And once that’s done and the Cybermen have all been killed, everyone cheers as they announce ‘Hooray!! Well, that’s the end of the Cybermen’. A real feel good ending.

ThoughtsRopey Science and Dodgy Scientists

This story is fun, and while it’s a lot better than the Tenth Planet, there are plenty of moments that make you think ‘Eh?’.

Some fantastic ‘Scared’ background acting by Anneke Wills there

For example, let’s just take it for granted that they’ve managed to overcome the issues of gravity and oxygen supply on the moon to be able to actually build a Moonbase they can walk around in without any problems. That’s fine – that’s all part of the package you expect with Science Fiction.

But in what circumstances is it feasible that the Cybermen could enter and leave the Moonbase at will through a hole in the wall that they cover up loosely with a sack of sugar? The scientists discuss how there have been unexplained pressure drops, but come on.

Similarly, in Episode 4 the Cybermen shoot a hole into the glass dome of the base which they successfully cover up with a tea tray.

Then there’s the sugar itself. How come none of the scientists noticed that people kept collapsing ill within seconds of drinking a tea/coffee with sugar in it. And more to the point, how come the Doctor – who was testing things like shoes – never bothered to test the sugar before he witnessed the guy collapse?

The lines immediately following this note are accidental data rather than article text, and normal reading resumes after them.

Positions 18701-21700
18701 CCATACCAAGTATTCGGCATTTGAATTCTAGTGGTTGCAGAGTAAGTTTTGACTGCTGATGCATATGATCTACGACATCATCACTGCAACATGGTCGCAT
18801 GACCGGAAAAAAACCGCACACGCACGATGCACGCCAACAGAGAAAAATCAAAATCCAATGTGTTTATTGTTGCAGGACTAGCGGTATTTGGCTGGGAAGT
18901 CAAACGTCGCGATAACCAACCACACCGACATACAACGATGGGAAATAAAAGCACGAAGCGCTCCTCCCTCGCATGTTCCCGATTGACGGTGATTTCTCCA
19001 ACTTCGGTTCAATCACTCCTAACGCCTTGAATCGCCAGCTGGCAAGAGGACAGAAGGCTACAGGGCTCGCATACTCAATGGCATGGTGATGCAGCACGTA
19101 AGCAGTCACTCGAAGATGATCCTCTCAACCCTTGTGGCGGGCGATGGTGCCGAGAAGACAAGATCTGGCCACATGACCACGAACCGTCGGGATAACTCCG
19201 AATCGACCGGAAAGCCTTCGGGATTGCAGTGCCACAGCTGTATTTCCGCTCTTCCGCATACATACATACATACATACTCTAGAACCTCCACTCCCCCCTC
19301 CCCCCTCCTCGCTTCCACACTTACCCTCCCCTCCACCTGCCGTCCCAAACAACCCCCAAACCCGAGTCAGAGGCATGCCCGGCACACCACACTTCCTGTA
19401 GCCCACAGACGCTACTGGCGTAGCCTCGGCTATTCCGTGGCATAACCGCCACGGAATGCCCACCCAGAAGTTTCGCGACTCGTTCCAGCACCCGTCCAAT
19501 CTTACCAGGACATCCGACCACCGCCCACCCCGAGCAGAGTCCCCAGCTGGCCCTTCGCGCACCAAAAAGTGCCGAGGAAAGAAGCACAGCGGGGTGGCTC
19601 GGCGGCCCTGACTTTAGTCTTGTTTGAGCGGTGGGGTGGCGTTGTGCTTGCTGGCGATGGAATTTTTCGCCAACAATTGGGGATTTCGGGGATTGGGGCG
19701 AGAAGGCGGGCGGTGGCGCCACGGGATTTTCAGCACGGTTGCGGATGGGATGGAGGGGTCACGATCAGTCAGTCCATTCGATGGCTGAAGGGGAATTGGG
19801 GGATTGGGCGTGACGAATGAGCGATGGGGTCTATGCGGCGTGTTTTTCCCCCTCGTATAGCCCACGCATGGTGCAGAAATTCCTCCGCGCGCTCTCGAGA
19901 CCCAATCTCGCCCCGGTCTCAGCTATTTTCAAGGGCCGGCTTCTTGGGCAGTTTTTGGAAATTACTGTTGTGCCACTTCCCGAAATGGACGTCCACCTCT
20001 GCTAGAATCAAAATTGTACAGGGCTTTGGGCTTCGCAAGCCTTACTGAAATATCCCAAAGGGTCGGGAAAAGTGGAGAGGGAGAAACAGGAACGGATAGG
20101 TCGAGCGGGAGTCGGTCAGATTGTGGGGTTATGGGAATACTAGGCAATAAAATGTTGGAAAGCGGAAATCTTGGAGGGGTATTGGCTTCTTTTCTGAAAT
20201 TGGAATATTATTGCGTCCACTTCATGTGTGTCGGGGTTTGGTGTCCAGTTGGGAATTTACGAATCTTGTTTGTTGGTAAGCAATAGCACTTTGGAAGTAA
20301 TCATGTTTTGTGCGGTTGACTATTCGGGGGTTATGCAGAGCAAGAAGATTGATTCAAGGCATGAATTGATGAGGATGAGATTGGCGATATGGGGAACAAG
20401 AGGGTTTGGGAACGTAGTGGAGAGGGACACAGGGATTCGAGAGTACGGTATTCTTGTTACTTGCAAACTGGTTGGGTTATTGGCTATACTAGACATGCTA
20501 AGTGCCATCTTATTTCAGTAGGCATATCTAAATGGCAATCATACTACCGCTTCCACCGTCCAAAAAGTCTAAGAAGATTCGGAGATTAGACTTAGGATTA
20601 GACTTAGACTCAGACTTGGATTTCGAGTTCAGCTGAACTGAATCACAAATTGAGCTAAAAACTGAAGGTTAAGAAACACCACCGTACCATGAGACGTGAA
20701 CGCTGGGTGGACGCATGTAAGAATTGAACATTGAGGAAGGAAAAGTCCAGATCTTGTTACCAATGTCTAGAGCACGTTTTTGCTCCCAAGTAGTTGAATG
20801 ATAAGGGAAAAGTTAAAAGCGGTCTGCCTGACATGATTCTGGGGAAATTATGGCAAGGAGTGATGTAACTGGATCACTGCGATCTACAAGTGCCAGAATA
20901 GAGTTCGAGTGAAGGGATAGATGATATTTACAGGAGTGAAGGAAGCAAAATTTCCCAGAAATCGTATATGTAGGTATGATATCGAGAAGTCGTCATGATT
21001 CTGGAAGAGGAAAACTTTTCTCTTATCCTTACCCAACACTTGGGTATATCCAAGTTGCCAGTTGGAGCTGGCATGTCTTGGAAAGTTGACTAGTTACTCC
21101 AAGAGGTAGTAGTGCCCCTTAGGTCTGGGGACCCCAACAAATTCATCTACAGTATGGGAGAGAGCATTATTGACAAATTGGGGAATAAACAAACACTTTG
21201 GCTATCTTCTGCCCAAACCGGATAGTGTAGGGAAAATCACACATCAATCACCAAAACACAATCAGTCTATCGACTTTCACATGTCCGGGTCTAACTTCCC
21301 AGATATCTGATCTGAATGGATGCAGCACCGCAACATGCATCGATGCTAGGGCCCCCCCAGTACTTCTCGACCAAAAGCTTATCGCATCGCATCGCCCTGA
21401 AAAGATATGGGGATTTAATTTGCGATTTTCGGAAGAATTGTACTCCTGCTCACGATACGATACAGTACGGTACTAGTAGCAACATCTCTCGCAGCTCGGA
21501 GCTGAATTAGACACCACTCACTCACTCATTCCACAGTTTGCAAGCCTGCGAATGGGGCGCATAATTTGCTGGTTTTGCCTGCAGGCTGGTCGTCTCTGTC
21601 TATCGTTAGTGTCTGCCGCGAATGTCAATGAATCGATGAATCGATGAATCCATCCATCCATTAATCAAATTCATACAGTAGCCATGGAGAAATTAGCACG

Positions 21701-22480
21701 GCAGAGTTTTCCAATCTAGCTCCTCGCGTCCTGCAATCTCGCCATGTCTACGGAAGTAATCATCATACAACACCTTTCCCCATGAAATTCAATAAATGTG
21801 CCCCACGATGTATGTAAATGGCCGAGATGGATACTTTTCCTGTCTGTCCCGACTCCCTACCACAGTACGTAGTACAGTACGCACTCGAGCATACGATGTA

From a scientific point of view, there’s just so much wrong with this story, which would be more acceptable were it not written by two scientists. One thing I don’t want to do is plagiarise, so if you’re interested in reading a lot more about the ridiculous nonsensical science (including the way they treat Jamie’s concussion), then I urge you to read the fantastic book ‘About Time: Volume 2’.

The Companions

A mere 2 years earlier, the writers of Doctor Who successfully managed to write for the Doctor and three different companions. In the Underwater Menace and especially in the Moonbase, they really struggle.

Almost immediately, Jamie gets knocked out cold because the script wasn’t written with him in mind, and by the time he makes a startlingly quick and full recovery he just takes half of Ben’s lines.

It’s not really until the Faceless Ones that Jamie gets going as a companion in his own right. At the moment the Faceless Ones is the story I’m watching and it’s pretty much the first time he has any interaction with the Doctor. In the Moonbase, he’s just ‘there’, occasionally agreeing with something someone else says.

But as I say, by being there he has a negative effect on Ben, who not only loses some of his purpose, but comes across as a wee bit of a dick. In Episode 3 he appears to be jealous of Jamie & Polly’s relationship for what it is almost gets into a fight with him, and then in Episode 4 again seems unnecessarily short with

I’d love to know what he’s looking at.

Jamie. By this point he’s a long way from the character who first appeared in the War Machines.